From there, it was a comedy of poor clutch hitting through the 12th inning.  Pazos was brought in, even though their entire lineup was right-handed.  He gave up two hits before being pulled.  Casey Fien cleaned up the mess without incident.  Then, Edwin Diaz got his first action of the season, and was forced to go two scoreless innings as we plowed into extras.  That brought us to Nick Vincent, who somehow pitched out of a Runner On Third With Less Than Two Outs jam (of his own creation) and ended up going two more scoreless innings.

At that point, the only reliever left was Chase De Jong.  The Mariners, in the 13th inning, managed to eke out a run on four consecutive walks with nobody out, but could not play add-on, and thus you know how this game concluded.  With a tenuous 3-2 lead, Chase De Jong – who was making his Major League debut, who has all of 1 appearance in AAA (i.e. who was – for all intents and purposes – making the leap from AA to the Majors) – got one quick out, walked the next batter, induced the following batter to foul out, and gave up an opposite-field single to Nori Aoki.

That was the game.  It wasn’t the subsequent 3-run homer by George Springer; it was letting that snake in the grass Aoki, in the 9-hole, weasel his way on base to turn the lineup over.  You get Aoki, you win the game, you get your first career save, and they’re showering you with the Champagne of Beers in the locker room.  Instead, you leave one out over the plate, it gets crushed, and you’re living in your own personal Hell.  Welcome to the Big Leagues, son.

(also, not for nothing, but does this happen if Dillon Overton’s wife doesn’t have that kid this week?  Is it too much to ask to get the C-section a week early?  Okay, I’m horrible, I’ll move on)

I mean, what can you say?  I can’t get angry at De Jong; that’s an impossible situation to enter into as your Major League debut!  Yeah, it’s his fault, but it’s not really his fault.  He probably shouldn’t even be up here in the first place.  In a perfect world, Drew Smyly is healthy and Ariel Miranda is the 8th man in the bullpen.  But, I can’t even blame our own bad luck, because this offense is SERIOUSLY shitting the bed like I haven’t seen since 2010.  Except it’s a million times worse, because whereas the 2010 M’s had shitty hitters, the 2017 M’s have really good ones!  And they’re doing JACK SHIT right now.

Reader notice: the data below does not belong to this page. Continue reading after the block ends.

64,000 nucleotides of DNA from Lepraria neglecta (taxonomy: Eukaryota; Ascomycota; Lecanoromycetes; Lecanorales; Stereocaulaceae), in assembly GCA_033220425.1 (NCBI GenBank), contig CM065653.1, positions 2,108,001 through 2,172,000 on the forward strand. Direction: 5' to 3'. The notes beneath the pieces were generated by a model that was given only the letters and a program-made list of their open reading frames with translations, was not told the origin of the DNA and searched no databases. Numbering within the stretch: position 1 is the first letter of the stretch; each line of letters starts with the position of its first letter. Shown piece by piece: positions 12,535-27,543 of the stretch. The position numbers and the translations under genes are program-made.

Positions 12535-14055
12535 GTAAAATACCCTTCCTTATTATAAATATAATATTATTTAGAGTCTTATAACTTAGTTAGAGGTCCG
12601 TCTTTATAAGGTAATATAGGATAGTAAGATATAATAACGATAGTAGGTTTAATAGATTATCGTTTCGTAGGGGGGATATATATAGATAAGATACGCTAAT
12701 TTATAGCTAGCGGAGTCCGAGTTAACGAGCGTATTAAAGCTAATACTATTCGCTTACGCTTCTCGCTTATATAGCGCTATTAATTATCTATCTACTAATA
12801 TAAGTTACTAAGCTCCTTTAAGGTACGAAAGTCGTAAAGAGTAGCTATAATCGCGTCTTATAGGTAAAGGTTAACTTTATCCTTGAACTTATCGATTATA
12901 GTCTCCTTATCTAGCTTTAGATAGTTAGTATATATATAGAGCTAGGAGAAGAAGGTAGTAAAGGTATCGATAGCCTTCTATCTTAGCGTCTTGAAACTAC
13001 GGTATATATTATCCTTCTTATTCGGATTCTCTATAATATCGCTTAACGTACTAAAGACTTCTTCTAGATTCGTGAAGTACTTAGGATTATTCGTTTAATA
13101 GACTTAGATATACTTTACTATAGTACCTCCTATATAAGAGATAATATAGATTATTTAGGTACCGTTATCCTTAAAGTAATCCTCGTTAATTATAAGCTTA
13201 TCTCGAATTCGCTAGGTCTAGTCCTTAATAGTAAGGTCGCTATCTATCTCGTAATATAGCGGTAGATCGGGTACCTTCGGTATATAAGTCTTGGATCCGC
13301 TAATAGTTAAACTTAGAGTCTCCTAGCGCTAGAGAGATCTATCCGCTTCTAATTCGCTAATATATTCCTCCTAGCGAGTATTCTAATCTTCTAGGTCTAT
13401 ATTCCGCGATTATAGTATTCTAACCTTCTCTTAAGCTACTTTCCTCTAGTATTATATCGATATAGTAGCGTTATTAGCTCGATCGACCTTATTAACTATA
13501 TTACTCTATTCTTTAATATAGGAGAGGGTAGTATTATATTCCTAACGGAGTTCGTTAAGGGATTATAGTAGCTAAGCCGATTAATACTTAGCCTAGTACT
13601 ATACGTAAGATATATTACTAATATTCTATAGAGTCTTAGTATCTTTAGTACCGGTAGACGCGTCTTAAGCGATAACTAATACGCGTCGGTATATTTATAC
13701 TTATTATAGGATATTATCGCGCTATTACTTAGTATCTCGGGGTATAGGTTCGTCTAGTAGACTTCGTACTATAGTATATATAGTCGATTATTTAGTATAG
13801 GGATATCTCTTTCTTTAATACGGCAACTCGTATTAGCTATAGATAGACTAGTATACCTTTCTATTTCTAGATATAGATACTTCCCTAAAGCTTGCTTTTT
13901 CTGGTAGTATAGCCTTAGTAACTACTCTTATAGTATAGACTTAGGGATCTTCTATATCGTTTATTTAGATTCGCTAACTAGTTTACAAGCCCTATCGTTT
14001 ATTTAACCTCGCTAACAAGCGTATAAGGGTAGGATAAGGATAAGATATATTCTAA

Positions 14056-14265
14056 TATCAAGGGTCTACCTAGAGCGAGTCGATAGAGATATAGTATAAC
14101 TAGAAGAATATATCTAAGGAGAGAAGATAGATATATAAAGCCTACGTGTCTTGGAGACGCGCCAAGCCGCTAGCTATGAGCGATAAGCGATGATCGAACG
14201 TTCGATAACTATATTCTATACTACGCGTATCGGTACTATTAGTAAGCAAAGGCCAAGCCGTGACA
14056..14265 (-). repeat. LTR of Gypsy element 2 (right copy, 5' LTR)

Take a look at the blown scoring opportunities in this game alone:

  • 1st Inning – Haniger at 2nd with 1 out; Cano strikes out, Cruz grounds out
  • 2nd Inning – Zunino doubles with 2 outs; Dyson pops it up to the short stop
  • 4th Inning – Cruz leadoff double; stranded at second
  • 7th Inning – Martin walked & stole 2nd with 1 out; stranded at second again
  • 12th Inning – Dyson singled & stole 2nd with 1 out; stranded
  • 13th Inning – 4 walks to lead off the inning & score the go-ahead run; Valencia fly out, Zunino strikeout, Dyson strikeout

That’s just unforgivable.  The pitching this series hasn’t been perfect – not like it needs to be, apparently – but it’s been BEYOND good enough.  It’s even more aggravating because you know the pitching isn’t going to stay this good over the long haul.  We’re fucking SQUANDERING games that we should be winning!  And don’t tell me it’s early, because a loss is a loss is a loss; they all count the same fucking way regardless of whether they’re in April or September, so fuck off with that nonsense.

0-3 as we head into the next two days with our worst two starters.  Oh, this should be fun.

The Mariners Continue To Mariners Their Season

Well, I had my first mid-Mariners game nap of the season, so I guess we’re in full swing now!

What a fucking snooze this team is.  Jesus Christ.  I really appreciate the hitters showing up to play!  It’s nice to know everyone is taking this season so seriously, considering it’s very likely our last reasonable shot at making the playoffs for a while.  Or, to put it another way:  the Mariners aren’t likely to get any BETTER as their veterans age; not that it matters with the way everyone’s playing right now.